To determine the health of the wooded land now and what should happen down the road in the thinning, re-seeding and anything that encourages better woodlot tree growth. That's the plan. It increases the value. The plan itself for tree growth is detailed and helps sell the land if a sale is needed.
Selectively removing the over story, large mature trees can open up the light. For the next generation down below that want to get up and go go go skyward. Just like in cities, crowding is not good for people or dense wooded species that always need space to grow best. Or at all.
The Maine woodlot management plan, with future harvest schedules built into it has lots of timber definitions in it.
Because you and I are not Paul Bunyan. Don't own an ox named Babe. Or spend our time holding, revving up and cutting with a Jonsered or Husqvarna chain saw. Pass the bar chain oil please and can you toss that link file my way when you are done with it?
The woodlot tree growth plan talks about the general lot conditions.
Like when you get your six month or yearly check up at the doctors office. And shed clothes, hop up on the paper towel covered leather examination table. Danging your legs and looking at charts on the wall while the back end of your Johnny is wide open and a tad chilly.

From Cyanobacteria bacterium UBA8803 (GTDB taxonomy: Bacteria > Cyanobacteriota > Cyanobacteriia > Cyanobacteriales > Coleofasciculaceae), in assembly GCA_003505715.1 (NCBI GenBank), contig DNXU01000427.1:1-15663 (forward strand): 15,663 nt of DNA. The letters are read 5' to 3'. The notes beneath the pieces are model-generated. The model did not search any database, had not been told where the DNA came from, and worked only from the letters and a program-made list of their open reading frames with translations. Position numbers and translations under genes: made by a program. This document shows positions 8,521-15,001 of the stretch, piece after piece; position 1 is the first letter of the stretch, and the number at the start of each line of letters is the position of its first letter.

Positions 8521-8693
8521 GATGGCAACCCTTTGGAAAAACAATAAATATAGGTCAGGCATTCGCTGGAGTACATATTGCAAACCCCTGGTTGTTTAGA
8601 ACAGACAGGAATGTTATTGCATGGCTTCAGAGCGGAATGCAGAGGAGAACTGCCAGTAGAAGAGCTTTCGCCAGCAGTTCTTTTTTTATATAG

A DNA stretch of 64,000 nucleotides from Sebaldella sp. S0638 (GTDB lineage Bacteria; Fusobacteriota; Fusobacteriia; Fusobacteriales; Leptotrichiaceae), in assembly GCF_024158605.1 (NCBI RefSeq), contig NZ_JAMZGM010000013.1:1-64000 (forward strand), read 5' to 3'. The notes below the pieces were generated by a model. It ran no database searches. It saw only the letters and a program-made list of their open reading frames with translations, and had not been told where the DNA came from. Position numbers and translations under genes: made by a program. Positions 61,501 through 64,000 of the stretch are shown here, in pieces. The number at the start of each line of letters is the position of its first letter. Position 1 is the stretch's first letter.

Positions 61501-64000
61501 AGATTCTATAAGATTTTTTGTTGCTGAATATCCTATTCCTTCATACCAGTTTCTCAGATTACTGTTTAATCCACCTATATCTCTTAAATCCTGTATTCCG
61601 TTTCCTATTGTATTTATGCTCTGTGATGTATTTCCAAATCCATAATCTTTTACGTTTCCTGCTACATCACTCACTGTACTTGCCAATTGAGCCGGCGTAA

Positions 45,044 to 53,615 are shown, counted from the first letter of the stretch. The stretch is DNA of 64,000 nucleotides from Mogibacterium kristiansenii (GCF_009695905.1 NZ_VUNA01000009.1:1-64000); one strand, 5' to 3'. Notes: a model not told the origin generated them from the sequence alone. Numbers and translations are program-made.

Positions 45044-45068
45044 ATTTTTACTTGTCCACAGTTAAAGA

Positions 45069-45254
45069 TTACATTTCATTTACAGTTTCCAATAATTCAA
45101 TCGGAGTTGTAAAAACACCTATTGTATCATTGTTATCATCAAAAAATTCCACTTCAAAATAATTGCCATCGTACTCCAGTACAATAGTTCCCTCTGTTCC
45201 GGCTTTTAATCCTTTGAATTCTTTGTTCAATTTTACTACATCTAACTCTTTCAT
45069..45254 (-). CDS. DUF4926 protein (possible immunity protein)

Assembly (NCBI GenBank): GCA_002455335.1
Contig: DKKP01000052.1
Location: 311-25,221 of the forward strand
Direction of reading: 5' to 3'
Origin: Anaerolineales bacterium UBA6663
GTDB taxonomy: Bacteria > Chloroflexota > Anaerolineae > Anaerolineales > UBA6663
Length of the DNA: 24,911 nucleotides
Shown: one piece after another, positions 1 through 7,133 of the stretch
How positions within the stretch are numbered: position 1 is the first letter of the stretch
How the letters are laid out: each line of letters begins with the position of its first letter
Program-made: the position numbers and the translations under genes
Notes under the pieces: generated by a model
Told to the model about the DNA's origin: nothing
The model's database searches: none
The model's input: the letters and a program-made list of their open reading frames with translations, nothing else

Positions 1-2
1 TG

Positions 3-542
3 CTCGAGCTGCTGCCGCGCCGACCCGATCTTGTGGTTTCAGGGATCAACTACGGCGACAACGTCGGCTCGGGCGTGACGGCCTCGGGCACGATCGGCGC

What is the state of the woodlot now. What has happened over the years that is good or bad and spells out what the plan must do? Discussion about the species on the Maine land and how big or small a stand of them exists now?
Or will if best practices are appled to the Maine woodlot going into tree growth plan status.
More from the forest department folks at state of Maine headquarters in Augusta on tree growth regulations.
The tree growth plan will thrash the topic of thinning and weeding. Like a garden that does not grow so hot if not planted right. Or is too dense happens. What soils support which timber stands is put under the microscope for discussion in the tree growth land management plan.
To know which species of woods do better here and why. And what is the best use, plan for the sections that are falling behind or just plain neglected.
Mother Nature and the wildlife and recreational users of the Maine land impact it.
But there is nothing like a scientific study of the woodlot by a licensed, experienced forester to apply tried and tested best practices to maximize the rate of growth.